30 May 2012 #Employment
The Equality and Human Rights Commission (EHRC) has released a recent report on “Gender
Diversity on Boards: The Appointment and the Role of Executive Search Firms”.
The report, carried out by Cranfield School of Management for the EHRC, reveals that the appointment of women to FTSE 350-listed non-executive director roles is being held back by selection processes which ultimately favour candidates with similar characteristics to existing male-dominated board members.
The report follows the recent Davies Review which called upon executive search firms to take on a more active role in increasing gender diversity on FTSE boards. The report shows that the voluntary code of conduct introduced following a recommendation in the Davies Review has had some success at getting more women on long lists. However, when it comes to short-listing and appointing, successful candidates tend to be those who are perceived as “fitting in” with the values, norms and behaviours of existing board members, who are largely men.
The report identifies examples of good practice at executive search firms, as well as concluding that a more “transparent, professional and rigorous approach” to the selection approach would allow chairmen and search agencies to appoint more female candidates and encourage women to consider apply for roles as non-executives.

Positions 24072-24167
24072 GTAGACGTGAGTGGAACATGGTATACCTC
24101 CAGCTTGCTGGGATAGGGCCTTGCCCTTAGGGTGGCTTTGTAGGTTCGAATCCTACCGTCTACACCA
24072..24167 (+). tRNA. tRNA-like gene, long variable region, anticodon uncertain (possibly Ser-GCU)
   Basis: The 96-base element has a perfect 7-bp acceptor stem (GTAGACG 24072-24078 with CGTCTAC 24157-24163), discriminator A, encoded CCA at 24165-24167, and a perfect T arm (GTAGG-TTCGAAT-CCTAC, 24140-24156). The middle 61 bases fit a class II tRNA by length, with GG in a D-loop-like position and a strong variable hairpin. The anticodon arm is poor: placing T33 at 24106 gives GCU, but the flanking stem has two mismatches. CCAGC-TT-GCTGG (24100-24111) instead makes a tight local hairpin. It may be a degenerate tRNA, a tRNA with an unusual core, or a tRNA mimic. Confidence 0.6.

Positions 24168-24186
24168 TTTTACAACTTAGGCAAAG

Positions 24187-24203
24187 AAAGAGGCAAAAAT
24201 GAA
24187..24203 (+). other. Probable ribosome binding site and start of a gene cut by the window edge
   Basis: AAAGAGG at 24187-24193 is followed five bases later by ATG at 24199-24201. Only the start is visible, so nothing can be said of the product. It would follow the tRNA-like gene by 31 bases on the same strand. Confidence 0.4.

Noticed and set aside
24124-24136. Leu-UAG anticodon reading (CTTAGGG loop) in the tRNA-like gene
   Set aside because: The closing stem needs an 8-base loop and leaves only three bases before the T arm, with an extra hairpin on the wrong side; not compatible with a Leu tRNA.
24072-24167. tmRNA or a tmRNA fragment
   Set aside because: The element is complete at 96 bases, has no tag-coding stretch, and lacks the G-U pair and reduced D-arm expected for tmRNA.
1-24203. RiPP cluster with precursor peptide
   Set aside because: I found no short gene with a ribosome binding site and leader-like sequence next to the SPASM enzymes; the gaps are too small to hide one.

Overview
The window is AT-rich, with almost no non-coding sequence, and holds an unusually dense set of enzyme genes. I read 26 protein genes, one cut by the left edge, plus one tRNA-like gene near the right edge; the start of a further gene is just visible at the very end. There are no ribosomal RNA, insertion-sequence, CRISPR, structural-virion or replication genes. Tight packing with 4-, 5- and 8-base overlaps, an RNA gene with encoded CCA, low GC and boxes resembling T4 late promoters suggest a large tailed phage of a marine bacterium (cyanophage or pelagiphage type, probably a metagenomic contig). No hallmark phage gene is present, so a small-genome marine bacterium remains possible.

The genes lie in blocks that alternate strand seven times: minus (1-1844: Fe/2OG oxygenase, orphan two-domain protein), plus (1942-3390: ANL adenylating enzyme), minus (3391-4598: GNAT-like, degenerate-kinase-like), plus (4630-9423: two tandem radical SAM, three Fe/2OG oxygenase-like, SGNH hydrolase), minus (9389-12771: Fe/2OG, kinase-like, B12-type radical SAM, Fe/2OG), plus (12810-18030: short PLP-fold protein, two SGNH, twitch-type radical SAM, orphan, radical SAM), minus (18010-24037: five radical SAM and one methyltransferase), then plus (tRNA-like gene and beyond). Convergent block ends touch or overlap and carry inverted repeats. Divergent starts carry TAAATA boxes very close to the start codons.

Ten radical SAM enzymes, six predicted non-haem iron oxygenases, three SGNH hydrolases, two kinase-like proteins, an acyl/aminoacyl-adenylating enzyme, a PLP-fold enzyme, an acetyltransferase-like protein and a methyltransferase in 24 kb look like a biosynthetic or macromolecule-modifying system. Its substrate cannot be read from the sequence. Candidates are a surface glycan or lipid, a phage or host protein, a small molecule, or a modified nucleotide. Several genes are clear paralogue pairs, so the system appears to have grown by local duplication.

The report makes a number of recommendations including:
Recent research by BBC News has also revealed that women are under-represented in many of Britain’s top jobs. Figures show women still hold less than a third of the most senior positions in the UK. Whilst in politics, this figure plummets to a fifth, and is even lower in the top 100 companies.
So how can Companies look to move towards greater female representation on boards? Practical steps include, addressing the pipeline to board-level roles using informal networking opportunities, investment in long-term cultural changes and the use of non-executive directorships as a stepping stone for women to gain experience for executive positions. Companies can also look to the use of family-friendly policies to put incentives in place to ensure a greater retention of female employees.
Buddy is interested to hear the thoughts of its members on this issue. This can be done using the comments box below.